After a few days of pondering I came to the conclusion (which is only my opinion) that the division of the simple and progressive forms in Modern English is akin to the use-mention distinction in analytic philosophy.

The simple is used to assert something, while the progressive is used to point to this assertion.

Here's an example to partially support my hypothesis:

(I say) I refuse to go.

(The listener says) Oh, so you're refusing to go?

Here is yet another example:

(Someone says) I think guns kill people, not people.

(I say) Are you saying that we should ban bearing guns?

None of the two examples above have the "happening at the moment" reading.

Am I on the right track here? If I am, where can I read more about this?

  • Nothing new, sorry to disappoint you. Tons of research have been written on progressive. "I say I refuse to go" is an explicit performative (thus, a self-verifying assertion) and progressive isn't allowed in such contexts.
    – Alex B.
    Feb 23 '16 at 5:26
  • @AlexB I was pretty sure my idea was not new and had been discussed dozens of times in linguistics literature. Can you recommend a book that discusses this issue in greater detail? Feb 23 '16 at 10:58

No, I don't think you're on the right track. I agree partly with your example, but I think what is going on there has a different explanation. The listener could say

Oh, so you refuse to go?

but he could be accused of obviousness, or tautology. Because the refusal has been made. What matters more is whether my refusal to go is on-going. Did I not only refuse to go, but do I continue to refuse?

So, asking whether there is a process of refusal, which continues, using the progressive, is probably more to the point in the conversation.

I don't think you'll find anything about this use of the progressive in the literature on speech acts, but that is the best I can do for a reference. Your example, if I'm right, depends on the fact that "I refuse to go" is not simply a descriptive statement, but is actually a refusal. It can't be false, since in saying it, you have refused. An important reference on speech acts is J. L. Austin's How to do things with words.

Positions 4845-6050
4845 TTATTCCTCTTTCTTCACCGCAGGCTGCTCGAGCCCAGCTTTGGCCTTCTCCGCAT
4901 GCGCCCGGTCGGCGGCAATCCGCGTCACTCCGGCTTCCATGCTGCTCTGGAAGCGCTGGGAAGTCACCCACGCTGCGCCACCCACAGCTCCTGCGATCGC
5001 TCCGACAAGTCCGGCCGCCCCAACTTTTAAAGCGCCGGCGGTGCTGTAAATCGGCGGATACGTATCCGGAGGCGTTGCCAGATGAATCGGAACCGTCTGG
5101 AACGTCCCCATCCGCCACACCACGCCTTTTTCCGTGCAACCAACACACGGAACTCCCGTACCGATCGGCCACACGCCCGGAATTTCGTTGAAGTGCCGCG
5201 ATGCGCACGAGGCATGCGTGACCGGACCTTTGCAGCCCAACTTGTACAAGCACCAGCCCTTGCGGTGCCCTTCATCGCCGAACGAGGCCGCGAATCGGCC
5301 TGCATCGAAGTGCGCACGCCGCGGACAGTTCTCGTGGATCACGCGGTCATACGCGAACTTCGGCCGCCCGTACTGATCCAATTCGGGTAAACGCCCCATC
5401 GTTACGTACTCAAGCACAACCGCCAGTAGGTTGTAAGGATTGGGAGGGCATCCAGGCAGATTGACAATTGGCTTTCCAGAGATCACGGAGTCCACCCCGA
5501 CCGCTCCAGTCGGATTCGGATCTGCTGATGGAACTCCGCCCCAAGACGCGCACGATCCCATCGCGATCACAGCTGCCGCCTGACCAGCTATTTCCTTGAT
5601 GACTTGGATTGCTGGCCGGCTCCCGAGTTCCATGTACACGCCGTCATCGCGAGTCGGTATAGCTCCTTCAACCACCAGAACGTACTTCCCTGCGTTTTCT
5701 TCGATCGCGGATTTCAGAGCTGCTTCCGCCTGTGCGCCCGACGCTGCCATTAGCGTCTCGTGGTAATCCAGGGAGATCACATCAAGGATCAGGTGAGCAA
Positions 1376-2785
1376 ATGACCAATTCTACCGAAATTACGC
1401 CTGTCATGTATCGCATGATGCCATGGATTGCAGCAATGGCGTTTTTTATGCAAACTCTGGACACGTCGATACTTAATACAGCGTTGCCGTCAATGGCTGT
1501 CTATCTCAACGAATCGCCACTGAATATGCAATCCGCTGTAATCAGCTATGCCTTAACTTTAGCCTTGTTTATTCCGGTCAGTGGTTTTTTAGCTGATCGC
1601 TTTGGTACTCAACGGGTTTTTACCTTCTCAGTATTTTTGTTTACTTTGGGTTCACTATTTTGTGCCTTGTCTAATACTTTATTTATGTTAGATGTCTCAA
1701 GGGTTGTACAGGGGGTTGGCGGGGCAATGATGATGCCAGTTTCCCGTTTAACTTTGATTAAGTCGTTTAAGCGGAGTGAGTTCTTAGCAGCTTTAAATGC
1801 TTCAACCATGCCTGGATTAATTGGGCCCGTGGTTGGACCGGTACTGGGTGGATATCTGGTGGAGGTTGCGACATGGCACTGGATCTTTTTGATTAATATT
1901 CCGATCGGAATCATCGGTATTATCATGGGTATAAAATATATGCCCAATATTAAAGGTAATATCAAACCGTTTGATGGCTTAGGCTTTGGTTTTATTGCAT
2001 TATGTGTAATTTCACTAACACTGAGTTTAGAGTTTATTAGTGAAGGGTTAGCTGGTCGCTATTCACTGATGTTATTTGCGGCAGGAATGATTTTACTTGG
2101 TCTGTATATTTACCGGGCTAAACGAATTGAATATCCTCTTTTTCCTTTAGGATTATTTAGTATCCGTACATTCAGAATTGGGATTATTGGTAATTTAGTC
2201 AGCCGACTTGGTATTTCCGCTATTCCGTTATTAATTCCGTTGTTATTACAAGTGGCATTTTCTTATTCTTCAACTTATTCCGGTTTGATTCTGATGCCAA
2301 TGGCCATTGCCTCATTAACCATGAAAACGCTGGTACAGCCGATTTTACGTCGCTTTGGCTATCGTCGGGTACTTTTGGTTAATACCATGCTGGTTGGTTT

I see you've added an example. It seems similar, since the person who says "I think guns kill people" is not trying to describe a thought he finds running through his head, but rather is performing the speech act of offering an opinion. And you can't properly deny that he has that opinion, so if you are to disagree, you have to comment on what might have prompted him to hold that opinion or on some consequence of his position.

  • The last paragraph looks the most intriguing for me, because you seem to imply that the progressive can be used to disagree on another person's opinion. Is that what you're saying (no pun intended)? If so, how could it have a "happening at the moment" reading? All of this leads me to conclude that there is much more to the progressive than the vast majority of English grammar books have to offer. Feb 21 '16 at 18:52
  • I don't know why the progressive is used in "are you saying" when it means "are you willing to subscribe to the apparent implication of your words".
    – Greg Lee
    Feb 21 '16 at 21:08

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